Most, by ‘most’ I mean enough that I really should say ‘all’, of the Catholic kids of my generation (80’s kids) will agree that these are the circumstances of their Catholic upbringing. They grew up in a family whose faith formation consisted of going to Mass most Sundays, and attending between 45 minutes and 2 hours of C.C.D. (which at one point changed to the title P.S.R.) once a week. We grew up saying grace at dinner, and maybe our parents prayed with us before bed, but it was when we were very little, and it was not normal. As we got older we would hear our parents say, “We’ll pray for you,” on the phone to a sick great-aunt, but we never heard them actually pray. Our prayer life was seriously lacking the instruction of our parents. Catholic education was too busy teaching us how to draw happy pictures of what we thought God looked like and giving us weird magazines with children from 12 different ethnicities outside of our own, all smiling and having a good time. Nobody showed us how to talk with God. When it comes to prayer, early on we had to memorize the Sign of the Cross, Our Father, Hail Mary, Act of Contrition, and Apostle’s Creed, but once we were tested we were never asked again. Most Catholics of my generation probably remember only two of those five prayers today, since they have not prayed them since they were a preteen.
In place of the traditional prayer times (Morning Prayer, Angelus, Vespers, Compline) was the TV. We watched cartoons every Saturday morning from 7 to 11 a.m. when the programming got disinteresting and full of advertisements. We played outside, but most of the time we came home to an empty house after school and watched cartoons and then cheap comedies (zit-coms) until our parents did or did not come home and make us dinner. We watched TV late into the night right up until bedtime, and then like zombies shuffled to bed, parents not tucking us in. My parents did not pray at home with us; I honestly will say I don’t think they have a visible home prayer life today. Yes, surely, they prayed a couple of times. But I can remember more spankings than times I had spent praying the Our Father with a parent one on one or as a family. I suspect my parents are not to blame for this; I suspect at some point in generations before family prayer fell to the wayside.
I was lucky enough to have a father who I at least knew had a minimal visible private prayer life, and he took the time to pray out loud at our regular weekly Catholic Bible studies we attended and sometimes hosted in our house. My wife’s parents realized early on the necessity of a family prayer life, and at some point in her early childhood began to pray every night with their children. I see this as possibly the greatest example that the two of us have been given.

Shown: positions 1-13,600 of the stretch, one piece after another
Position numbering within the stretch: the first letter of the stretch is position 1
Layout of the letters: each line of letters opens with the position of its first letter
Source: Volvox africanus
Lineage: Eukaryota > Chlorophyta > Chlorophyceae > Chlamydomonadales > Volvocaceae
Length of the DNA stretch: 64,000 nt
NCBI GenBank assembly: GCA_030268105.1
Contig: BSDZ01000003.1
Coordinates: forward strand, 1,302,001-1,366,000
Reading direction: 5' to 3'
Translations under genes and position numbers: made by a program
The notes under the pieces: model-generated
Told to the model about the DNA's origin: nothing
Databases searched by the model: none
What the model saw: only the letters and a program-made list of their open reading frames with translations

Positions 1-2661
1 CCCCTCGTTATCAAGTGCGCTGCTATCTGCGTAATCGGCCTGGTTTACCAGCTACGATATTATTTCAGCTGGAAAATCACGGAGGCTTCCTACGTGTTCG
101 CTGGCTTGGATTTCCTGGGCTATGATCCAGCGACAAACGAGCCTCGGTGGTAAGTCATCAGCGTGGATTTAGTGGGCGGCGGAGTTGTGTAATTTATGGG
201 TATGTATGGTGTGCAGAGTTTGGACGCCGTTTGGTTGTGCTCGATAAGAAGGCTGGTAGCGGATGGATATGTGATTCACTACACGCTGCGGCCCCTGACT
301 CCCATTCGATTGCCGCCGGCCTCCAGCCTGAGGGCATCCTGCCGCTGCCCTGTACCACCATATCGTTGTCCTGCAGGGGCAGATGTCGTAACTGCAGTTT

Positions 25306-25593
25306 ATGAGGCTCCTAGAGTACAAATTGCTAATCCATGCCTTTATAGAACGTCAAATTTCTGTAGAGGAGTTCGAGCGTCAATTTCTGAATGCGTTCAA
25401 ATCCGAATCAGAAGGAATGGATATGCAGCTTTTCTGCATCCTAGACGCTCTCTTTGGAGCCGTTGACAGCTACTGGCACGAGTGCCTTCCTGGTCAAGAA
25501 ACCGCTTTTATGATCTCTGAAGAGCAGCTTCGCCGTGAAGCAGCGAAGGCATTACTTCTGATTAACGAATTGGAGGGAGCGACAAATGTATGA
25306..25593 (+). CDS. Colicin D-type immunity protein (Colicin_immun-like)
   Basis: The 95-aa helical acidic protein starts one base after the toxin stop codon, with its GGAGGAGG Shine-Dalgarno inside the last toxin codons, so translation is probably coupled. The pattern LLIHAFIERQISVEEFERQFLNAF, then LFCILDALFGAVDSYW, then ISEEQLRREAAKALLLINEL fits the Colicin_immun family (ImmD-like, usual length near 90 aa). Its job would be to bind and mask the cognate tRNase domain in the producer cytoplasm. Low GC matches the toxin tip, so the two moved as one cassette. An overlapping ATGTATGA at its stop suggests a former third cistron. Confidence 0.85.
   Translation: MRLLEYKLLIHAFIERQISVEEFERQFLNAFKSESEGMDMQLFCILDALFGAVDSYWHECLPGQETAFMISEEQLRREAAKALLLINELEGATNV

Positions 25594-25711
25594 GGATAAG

Fast forward to today. Television and its 200+ channels of poor programming has consumed the lives of almost all of my peers. All my conversations with coworkers consist of small talk about the latest TV show from the night before. But television has found a new companion to the affections of my generation; the screen! PC’s, Mac’s and hand held(s) take up almost every waking moment of the average person’s down time. People who say they are too busy to do something, really are too busy looking at the screen and the false relationships of Facebook, blogs, etc. [Yes reader I may be really chastising you for reading my blog right now instead of praying with your loved ones, I guess I am one to talk as I am writing this instead of doing the same]. Most people are bored because they are actually doing nothing, and they constantly distract themselves into forgetting that disturbing truth. TV shows and video games are entertaining. We face all the seats in our home at the almighty screen as the center. Crucifixes on walls have been replaced by a screen in every room; in some homes even the bathroom.
I talk to my parents often, and I worry that they don’t have a daily devotion to prayer, instead spending way too much time sitting watching their favorite reality show or the History Channel. I look at my Catholic peers, and they have stopped praying even at meals. It is like prayer has disappeared. I look at myself and wonder how many hours I spend with a screen vs. how many hours I spend praying with my family and teaching/showing my children to talk regularly with the Lord. I firmly believe everyone needs to increase devotion time with our families as well as silent time for ourselves. We need to set time aside to talk with God. This topic has bothered me for several months now, and it will be talked about more here. In the last year my wife and I have really worked on family prayer. Today I feel a lot better about it than this time one year ago. I want to share with you simple strategies to get the whole family to turn off the screens and pray, even how to get young children excited about 5 minutes of prayer time and praying out loud.
For now, let me leave you with these questions: Do you watch TV or read Facebook to avoid being bored? If you are bored, what would be the best thing with which to fill your life?